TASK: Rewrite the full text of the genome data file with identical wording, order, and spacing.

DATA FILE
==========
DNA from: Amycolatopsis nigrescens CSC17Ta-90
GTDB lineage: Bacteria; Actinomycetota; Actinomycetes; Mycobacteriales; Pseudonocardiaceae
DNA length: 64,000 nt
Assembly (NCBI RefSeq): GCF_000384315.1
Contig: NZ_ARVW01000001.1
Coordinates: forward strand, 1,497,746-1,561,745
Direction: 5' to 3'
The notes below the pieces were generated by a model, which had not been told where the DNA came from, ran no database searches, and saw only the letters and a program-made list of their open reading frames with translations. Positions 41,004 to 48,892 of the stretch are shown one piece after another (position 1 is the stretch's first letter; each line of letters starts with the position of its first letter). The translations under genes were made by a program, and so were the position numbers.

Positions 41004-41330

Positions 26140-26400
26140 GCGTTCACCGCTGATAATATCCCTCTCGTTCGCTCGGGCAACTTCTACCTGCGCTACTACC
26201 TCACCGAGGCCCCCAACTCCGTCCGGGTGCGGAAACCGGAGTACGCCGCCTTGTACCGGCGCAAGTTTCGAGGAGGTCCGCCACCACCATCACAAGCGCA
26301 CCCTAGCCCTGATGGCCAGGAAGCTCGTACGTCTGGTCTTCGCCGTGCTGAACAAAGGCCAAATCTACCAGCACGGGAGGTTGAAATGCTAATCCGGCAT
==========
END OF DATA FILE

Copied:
DNA from: Amycolatopsis nigrescens CSC17Ta-90
GTDB lineage: Bacteria; Actinomycetota; Actinomycetes; Mycobacteriales; Pseudonocardiaceae
DNA length: 64,000 nt
Assembly (NCBI RefSeq): GCF_000384315.1
Contig: NZ_ARVW01000001.1
Coordinates: forward strand, 1,497,746-1,561,745
Direction: 5' to 3'
The notes below the pieces were generated by a model, which had not been told where the DNA came from, ran no database searches, and saw only the letters and a program-made list of their open reading frames with translations. Positions 41,004 to 48,892 of the stretch are shown one piece after another (position 1 is the stretch's first letter; each line of letters starts with the position of its first letter). The translations under genes were made by a program, and so were the position numbers.

Positions 41004-41330

Positions 26140-26400
26140 GCGTTCACCGCTGATAATATCCCTCTCGTTCGCTCGGGCAACTTCTACCTGCGCTACTACC
26201 TCACCGAGGCCCCCAACTCCGTCCGGGTGCGGAAACCGGAGTACGCCGCCTTGTACCGGCGCAAGTTTCGAGGAGGTCCGCCACCACCATCACAAGCGCA
26301 CCCTAGCCCTGATGGCCAGGAAGCTCGTACGTCTGGTCTTCGCCGTGCTGAACAAAGGCCAAATCTACCAGCACGGGAGGTTGAAATGCTAATCCGGCAT